RIM's BlackBerry 10 delays a 'major setback'

By delaying launch of its next-generation smartphones, Canadian phonemaker will find it tougher to come back strongly in smartphone market, analysts warn.

Research In Motion's (RIM) announcement that it would delay the launch of its BlackBerry 10 devices to 2013 had led to analysts saying the impact may be "devastating and a "major setback" for the Canadian company struggling to reclaim market share.

On Thursday, the smartphone maker announced that while its software teams have made "major progress in the development of key features" for its next generation operating system, the integration of these features and the associated large volume of code into the platform has proven to be "more time consuming than anticipated". It added that the BlackBerry 10 platform and smartphones remain its No. 1 priority.

As such, the launch date for BlackBerry 10-based devices has now been pushed back to the first quarter of 2013, the company said.

CEO Thorstein Heins, who took the reins last Janurary, noted that in terms of interest, the OS has gained "encouraging" and "positive" traction among app developers, content partners and carrier partners.

Analysts' sentiments for the company's future, however, were grim. Anshul Gupta, principal research analyst at Gartner, for one, told ZDNet Asia that the delay is a real "setback" for RIM as from now till its devices launch, there could be at least three big launches from Apple, Google, and Microsoft.

"With this delay, and missing on the holiday season [later this year], it will make it harder for RIM to come back strongly in the smartphone market," Gupta stated.

Apple is expected to unveil its next-generation iPhone later this year, while Google just unveiled its Nexus 7 tablet running the latest Android 4.1 "Jelly Bean" OS during its I/O developer conference. Earlier this month, Microsoft revealed its first two Windows 8 tablets and the latest iteration of its Windows Phone mobile OS.

Nicole Peng, research director for China at analyst firm Canalys, said the device delay is "devastating for RIM [and] terrible news from the market's point of view". Whatever remaining confidence operators and partners have in RIM is "diminishing even faster", she added, noting how companies such as Palm have shown that product delays can "cost a whole business".

Besides Google and Apple, Peng said the mobile market now has "other options", with South Korean giant Samsung working hard on enterprise-grade devices and Nokia making inroads into the enterprise market helped by Microsoft.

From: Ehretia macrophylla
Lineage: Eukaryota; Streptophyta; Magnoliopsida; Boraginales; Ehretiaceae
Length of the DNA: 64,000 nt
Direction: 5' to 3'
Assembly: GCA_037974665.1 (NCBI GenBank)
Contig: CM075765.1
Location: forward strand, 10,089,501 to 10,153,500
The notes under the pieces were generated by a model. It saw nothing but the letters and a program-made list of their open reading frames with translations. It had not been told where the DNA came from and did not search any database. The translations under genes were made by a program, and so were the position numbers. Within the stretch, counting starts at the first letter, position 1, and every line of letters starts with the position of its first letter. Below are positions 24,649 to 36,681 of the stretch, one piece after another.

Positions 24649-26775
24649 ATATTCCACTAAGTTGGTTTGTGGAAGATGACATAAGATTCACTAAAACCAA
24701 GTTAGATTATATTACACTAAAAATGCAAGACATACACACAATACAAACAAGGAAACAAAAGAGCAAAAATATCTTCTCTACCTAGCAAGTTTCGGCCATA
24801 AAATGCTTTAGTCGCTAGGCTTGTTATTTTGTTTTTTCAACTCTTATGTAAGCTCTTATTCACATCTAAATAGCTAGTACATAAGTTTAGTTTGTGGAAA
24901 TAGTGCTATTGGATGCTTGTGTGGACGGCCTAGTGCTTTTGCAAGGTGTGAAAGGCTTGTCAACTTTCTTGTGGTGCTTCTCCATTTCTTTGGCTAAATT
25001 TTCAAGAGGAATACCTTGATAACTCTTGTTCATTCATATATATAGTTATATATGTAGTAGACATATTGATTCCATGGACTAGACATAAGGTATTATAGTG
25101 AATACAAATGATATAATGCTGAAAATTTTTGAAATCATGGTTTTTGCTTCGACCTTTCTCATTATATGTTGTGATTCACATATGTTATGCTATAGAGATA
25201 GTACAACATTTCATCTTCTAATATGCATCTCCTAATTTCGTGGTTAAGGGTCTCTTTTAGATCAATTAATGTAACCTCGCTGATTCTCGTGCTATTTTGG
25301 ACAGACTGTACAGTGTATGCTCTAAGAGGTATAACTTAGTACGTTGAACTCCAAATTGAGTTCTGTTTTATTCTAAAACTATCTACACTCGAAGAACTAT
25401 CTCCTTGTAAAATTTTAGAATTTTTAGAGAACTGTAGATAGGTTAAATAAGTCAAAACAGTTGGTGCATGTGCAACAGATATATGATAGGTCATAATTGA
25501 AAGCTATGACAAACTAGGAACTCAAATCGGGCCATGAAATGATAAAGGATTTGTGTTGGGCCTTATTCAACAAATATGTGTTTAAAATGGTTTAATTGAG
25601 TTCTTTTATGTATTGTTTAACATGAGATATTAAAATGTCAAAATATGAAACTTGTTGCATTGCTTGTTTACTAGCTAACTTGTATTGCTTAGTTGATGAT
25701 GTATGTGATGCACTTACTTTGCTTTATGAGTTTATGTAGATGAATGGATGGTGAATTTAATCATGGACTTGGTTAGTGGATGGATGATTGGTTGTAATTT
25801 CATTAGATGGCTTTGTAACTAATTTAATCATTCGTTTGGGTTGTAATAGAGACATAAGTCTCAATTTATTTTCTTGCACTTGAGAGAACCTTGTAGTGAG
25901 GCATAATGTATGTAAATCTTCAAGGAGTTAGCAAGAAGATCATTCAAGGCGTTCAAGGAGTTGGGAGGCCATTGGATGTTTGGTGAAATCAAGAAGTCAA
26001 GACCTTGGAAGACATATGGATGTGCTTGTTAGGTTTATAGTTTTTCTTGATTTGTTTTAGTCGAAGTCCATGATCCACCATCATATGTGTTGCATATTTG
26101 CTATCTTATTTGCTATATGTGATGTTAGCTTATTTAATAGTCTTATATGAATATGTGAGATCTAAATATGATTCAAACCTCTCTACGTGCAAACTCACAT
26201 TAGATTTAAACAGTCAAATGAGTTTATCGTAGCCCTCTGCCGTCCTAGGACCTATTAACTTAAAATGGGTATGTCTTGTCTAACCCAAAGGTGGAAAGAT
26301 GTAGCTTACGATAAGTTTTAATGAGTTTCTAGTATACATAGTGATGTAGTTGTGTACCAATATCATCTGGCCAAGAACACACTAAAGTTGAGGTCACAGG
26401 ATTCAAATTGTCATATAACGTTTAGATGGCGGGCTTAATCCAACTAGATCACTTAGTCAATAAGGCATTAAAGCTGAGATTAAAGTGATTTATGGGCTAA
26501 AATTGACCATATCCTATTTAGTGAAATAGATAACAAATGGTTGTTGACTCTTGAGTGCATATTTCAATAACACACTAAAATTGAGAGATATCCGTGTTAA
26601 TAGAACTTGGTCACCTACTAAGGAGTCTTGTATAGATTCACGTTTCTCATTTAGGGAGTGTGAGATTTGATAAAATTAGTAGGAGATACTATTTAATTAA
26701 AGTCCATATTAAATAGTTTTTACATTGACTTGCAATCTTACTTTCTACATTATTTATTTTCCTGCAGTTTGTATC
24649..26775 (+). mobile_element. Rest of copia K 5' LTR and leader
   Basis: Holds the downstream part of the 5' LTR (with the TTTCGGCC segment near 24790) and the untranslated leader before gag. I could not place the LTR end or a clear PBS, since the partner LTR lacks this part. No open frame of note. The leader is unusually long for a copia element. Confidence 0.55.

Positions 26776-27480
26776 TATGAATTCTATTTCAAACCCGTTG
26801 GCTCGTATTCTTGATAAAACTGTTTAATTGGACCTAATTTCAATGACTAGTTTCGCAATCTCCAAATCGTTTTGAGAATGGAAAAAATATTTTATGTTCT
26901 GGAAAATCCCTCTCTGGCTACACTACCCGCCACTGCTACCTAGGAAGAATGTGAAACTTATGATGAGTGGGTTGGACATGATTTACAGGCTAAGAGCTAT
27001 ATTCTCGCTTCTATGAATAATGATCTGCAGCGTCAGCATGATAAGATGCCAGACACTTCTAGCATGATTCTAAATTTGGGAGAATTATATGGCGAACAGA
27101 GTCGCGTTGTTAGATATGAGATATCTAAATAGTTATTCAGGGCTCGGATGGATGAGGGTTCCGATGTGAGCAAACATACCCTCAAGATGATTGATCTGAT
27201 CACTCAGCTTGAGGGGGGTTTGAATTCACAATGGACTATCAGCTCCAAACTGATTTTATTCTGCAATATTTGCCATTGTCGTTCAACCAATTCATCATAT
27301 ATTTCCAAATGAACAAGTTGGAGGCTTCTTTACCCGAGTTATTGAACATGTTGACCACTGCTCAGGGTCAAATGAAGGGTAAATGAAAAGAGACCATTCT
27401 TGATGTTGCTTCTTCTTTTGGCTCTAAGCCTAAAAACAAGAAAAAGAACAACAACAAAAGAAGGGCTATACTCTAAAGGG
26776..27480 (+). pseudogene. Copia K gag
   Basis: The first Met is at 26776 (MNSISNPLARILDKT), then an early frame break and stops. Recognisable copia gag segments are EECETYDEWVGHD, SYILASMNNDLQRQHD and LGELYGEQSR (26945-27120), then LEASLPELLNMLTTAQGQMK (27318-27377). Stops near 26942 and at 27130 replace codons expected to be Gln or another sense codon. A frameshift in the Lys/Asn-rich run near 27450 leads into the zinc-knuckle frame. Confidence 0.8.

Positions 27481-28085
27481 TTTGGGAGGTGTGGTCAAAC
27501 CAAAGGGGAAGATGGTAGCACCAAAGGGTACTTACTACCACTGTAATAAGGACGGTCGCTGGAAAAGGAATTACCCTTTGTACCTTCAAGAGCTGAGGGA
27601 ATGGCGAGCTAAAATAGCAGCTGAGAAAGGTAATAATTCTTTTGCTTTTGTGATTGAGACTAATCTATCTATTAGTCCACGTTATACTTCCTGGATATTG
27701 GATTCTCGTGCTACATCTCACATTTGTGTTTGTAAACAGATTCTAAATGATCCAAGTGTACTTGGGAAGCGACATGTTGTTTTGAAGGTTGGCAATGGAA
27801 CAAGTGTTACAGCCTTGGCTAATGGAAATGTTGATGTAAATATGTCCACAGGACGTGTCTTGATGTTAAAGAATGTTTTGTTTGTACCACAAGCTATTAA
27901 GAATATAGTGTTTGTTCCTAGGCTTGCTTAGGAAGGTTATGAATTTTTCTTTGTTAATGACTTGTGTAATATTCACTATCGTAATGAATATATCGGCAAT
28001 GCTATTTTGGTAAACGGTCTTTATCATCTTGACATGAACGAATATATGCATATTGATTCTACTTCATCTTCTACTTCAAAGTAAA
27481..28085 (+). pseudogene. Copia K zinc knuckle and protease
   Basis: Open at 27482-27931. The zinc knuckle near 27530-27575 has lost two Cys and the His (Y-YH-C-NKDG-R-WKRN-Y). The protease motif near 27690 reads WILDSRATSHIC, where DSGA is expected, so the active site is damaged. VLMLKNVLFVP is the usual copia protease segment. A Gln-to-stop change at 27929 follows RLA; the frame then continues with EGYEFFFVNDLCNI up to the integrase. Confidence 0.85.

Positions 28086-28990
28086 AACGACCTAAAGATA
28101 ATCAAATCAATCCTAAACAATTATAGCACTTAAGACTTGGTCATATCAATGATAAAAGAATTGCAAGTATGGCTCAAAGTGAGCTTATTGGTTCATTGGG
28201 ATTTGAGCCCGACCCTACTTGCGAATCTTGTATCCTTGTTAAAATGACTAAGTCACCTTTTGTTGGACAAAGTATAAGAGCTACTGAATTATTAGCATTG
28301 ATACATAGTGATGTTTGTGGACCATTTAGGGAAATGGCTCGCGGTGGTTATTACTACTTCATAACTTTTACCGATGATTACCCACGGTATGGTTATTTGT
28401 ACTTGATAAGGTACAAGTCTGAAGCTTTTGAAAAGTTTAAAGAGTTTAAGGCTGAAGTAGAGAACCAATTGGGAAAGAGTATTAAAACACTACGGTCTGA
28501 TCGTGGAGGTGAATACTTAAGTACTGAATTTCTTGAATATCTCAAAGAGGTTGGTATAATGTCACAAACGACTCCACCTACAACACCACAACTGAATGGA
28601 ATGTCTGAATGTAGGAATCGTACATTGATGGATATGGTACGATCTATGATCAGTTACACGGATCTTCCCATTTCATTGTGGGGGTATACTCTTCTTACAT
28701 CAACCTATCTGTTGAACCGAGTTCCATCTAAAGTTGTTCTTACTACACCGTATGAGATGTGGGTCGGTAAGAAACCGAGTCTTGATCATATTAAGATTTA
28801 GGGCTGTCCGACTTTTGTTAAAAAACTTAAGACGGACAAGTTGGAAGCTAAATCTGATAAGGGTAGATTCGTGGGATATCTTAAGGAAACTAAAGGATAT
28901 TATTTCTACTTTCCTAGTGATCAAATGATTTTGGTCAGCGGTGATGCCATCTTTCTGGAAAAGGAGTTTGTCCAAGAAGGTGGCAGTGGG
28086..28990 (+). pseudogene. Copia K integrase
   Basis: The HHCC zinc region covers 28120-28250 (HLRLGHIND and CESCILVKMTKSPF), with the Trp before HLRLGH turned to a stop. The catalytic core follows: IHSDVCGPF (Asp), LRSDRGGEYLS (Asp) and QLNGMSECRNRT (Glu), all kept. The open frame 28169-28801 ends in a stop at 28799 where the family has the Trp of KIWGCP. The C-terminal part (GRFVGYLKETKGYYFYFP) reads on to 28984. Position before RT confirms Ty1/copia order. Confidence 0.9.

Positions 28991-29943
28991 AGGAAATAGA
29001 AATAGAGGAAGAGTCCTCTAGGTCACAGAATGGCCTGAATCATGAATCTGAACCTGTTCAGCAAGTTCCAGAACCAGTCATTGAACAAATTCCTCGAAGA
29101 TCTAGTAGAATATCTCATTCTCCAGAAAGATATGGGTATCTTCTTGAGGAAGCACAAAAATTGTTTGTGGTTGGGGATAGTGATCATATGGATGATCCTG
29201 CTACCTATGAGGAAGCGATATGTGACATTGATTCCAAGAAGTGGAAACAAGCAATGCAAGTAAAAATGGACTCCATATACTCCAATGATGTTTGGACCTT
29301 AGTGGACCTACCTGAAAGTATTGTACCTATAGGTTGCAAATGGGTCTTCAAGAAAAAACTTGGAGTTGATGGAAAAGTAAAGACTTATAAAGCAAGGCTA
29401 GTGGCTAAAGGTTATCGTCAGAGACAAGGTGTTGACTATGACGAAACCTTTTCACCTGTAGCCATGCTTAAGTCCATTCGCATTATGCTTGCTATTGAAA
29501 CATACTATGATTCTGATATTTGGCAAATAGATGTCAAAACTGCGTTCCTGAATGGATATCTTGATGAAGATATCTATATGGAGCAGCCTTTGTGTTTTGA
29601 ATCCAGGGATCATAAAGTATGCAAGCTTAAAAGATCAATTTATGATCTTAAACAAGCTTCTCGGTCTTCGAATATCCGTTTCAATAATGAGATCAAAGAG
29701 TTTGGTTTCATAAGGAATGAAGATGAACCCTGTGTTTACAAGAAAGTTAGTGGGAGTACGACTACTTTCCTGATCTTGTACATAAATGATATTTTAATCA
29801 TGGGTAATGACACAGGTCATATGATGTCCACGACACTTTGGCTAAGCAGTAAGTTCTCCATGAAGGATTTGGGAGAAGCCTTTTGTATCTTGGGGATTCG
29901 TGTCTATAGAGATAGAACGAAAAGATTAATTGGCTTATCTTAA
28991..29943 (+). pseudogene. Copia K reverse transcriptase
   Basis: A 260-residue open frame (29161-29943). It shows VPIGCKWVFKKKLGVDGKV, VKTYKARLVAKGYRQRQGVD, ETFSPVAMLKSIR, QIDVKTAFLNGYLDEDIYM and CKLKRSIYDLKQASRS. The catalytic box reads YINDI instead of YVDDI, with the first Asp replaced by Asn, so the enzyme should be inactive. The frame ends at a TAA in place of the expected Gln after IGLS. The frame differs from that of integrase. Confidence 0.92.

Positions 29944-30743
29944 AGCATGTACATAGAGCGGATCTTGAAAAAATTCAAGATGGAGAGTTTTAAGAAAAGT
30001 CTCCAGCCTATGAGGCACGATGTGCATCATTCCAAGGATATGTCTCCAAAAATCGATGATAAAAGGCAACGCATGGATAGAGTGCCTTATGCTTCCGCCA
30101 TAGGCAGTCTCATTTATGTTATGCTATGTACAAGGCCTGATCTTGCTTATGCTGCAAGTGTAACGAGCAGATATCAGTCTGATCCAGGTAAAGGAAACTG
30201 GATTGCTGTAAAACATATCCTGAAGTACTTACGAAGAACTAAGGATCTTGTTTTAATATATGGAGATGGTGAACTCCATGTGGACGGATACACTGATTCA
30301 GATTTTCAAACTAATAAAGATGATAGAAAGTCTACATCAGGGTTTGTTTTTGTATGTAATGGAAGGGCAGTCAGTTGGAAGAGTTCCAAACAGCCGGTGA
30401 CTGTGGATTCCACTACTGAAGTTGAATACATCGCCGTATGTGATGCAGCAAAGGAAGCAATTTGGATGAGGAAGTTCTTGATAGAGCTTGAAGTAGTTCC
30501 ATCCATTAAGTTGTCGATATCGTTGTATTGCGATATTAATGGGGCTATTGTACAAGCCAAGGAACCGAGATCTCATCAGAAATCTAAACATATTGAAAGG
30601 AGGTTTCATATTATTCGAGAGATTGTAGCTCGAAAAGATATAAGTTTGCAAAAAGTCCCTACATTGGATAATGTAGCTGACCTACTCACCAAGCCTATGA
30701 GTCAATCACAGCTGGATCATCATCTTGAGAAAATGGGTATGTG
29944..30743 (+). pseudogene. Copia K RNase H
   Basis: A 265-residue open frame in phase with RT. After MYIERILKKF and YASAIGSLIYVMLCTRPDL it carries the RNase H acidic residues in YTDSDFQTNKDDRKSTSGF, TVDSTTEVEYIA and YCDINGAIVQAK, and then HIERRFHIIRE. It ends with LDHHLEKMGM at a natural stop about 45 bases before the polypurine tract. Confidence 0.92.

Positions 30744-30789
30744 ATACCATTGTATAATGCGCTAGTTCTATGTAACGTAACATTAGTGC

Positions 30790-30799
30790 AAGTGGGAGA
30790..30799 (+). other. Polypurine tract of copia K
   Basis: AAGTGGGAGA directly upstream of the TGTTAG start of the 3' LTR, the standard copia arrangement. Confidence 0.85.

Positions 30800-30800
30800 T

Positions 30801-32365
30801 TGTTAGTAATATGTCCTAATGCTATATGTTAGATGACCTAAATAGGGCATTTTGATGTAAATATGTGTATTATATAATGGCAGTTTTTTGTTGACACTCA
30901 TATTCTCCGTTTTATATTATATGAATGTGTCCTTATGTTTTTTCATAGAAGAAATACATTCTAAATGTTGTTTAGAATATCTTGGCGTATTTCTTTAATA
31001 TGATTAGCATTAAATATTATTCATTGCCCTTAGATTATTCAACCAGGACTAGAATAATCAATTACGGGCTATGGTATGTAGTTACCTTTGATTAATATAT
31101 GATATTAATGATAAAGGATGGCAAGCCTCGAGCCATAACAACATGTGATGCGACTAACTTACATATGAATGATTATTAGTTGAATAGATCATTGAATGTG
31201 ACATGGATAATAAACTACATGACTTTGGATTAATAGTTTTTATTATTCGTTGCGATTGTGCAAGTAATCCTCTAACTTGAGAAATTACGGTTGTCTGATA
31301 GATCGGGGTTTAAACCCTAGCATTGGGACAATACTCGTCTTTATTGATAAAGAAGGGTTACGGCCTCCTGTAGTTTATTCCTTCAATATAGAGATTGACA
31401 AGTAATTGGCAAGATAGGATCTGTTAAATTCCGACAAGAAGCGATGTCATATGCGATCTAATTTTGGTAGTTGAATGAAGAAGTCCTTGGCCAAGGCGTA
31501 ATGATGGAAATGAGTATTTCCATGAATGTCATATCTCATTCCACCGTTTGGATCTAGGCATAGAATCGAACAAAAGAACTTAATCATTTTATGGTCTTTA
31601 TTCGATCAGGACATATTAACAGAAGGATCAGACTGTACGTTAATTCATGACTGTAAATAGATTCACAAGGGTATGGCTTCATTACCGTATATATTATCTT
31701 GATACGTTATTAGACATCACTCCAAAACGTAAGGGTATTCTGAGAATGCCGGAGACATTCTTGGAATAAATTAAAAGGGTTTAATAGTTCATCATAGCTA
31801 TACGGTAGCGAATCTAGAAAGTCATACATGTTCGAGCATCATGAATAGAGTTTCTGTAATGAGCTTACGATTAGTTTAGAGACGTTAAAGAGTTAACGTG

CapioIT founder Phil Hassey said it "might just be too late" for RIM. Apart from the news being a "major disappointment", it is difficult for the delayed product to meet customer expectations given "negative sentiment" to BlackBerry in most markets, he noted.

Analysts did acknowledge that RIM's decision to delay BlackBerry 10's launch was not without logic. Hassey said the phonemaker is in a "Catch-22" situation. "Clearly, if you are not ready, you do not release [the product]. But they need something to really capture attention of the market."

Gupta concurred. "It seems RIM has learnt from its own experiences in the past. Rushing into product launches when they aren't ready hasn't resulted in success," he pointed out.

Revenue, job losses
Besides announcing the delay of its next-generation smartphones, the Canadian company said it expected the next several quarters to "continue to be very challenging for its business" due to an increasingly competitive environment, lower handset volumes, and pressure to reduce its monthly infrastructure access fees, among other reasons. This would likely see it post an operating loss in second quarter of fiscal year 2013, it stated. 

RIM saw its revenues for the first quarter ended Jun. 2, 2012, plunge 33 percent to US$2.8 billion from US$4.2 billion in the previous quarter.

RIM also revealed that as part of its restructuring program--dubbed "Core" (cost optimization and resource efficiency)--to save up to US$1 billion by end-2013, around 5,000 employees from its global workforce will be cut.